GG  Yes, it’s a speculation but I think that certainly may have been going on because he did it all the time. He wasn’t afraid to go back and play tunes, because if you listen to the Seattle or Japan concerts, he was still playing “Out of This World” and things like that. I don’t think he was trying to “kill off” something. When he died, they realized he was in tremendous physical pain for years, and I think that probably influenced him too. A lot of guys tried to imitate him who sounded like they were in pain! Coltrane was such an honest musician, that he was always playing what he felt emotionally, mentally and physically. All of that goes into it. I remember Coltrane, during his concert, was involved in sort of blocking out every other kind of sound. It’s like a kind of purgative, a cleaning out of your brain of everything you think you know about music. It’s not that far from what Schoenberg was trying to do sixty years earlier. One thing about this Coltrane concert, that I have to say, is that a couple of weeks later, this same girlfriend of mine and I went to see a Broadway musical. We were really tired for some reason. We got there early and while sitting, I sort of dozed before the show started, and I started to hear this incredible music which brought me back to wakefullness, and it took me about ten seconds to realize I was listening to the orchestra tuning up! Again, I realized that there was this idea of “found” music, something that John Cage had been talking about. Aldoux Huxley wrote a magnificent essay back in the twenties, where he reviewed a nightingale perched on a tree outside his office. This idea of found sound is real, and I think one of the effects Coltrane had on me was that suddenly, even though they are just tuning up, you are listening to notes, you are listening to music. You don’t want to make too much of it, but it does open up your brain to hearing things beyond the temperate scale.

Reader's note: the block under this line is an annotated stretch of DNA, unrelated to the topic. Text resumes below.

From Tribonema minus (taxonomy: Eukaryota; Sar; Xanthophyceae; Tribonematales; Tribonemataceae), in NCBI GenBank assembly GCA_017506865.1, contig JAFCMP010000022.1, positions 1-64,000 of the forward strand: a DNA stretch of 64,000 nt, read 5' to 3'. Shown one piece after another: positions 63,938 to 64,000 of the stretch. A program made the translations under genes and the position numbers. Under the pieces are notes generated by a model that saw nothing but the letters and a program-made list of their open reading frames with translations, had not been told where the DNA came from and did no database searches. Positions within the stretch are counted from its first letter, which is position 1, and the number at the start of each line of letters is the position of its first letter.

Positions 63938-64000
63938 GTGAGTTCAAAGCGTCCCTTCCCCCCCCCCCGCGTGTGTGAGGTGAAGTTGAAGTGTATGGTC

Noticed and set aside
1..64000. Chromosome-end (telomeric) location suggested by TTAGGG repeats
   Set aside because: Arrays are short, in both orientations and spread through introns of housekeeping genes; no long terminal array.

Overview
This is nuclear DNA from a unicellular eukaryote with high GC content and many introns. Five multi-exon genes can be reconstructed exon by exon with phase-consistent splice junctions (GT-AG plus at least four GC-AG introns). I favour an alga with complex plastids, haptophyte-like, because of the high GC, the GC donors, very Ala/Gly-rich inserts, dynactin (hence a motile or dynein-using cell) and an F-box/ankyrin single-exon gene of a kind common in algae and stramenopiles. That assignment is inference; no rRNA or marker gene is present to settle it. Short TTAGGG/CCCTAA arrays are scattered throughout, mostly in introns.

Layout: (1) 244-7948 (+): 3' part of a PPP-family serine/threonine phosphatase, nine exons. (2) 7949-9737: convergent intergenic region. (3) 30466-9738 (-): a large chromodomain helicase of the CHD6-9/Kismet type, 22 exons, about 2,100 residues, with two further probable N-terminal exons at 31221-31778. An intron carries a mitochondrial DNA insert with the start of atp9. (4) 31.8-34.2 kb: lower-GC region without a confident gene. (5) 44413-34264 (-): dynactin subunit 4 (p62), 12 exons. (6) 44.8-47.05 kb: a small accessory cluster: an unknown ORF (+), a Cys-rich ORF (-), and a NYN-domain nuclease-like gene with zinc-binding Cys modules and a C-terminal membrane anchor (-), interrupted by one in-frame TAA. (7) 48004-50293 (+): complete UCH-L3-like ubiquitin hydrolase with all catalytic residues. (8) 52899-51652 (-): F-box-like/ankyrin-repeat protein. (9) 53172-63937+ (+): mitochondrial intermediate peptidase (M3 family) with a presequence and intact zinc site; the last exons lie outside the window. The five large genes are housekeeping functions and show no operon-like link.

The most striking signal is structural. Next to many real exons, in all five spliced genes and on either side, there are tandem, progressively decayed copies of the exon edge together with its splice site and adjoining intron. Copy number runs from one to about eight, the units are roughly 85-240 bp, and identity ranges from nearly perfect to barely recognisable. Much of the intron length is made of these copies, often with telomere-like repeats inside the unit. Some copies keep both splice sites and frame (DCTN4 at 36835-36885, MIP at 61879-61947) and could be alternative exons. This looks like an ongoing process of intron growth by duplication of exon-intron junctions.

JJM You quote Coltrane as saying, “The main thing a musician would like to do, is to give a picture to the listener of the many wonderful things he knows of and senses in the universe.” Where do you believe Coltrane was headed with his music?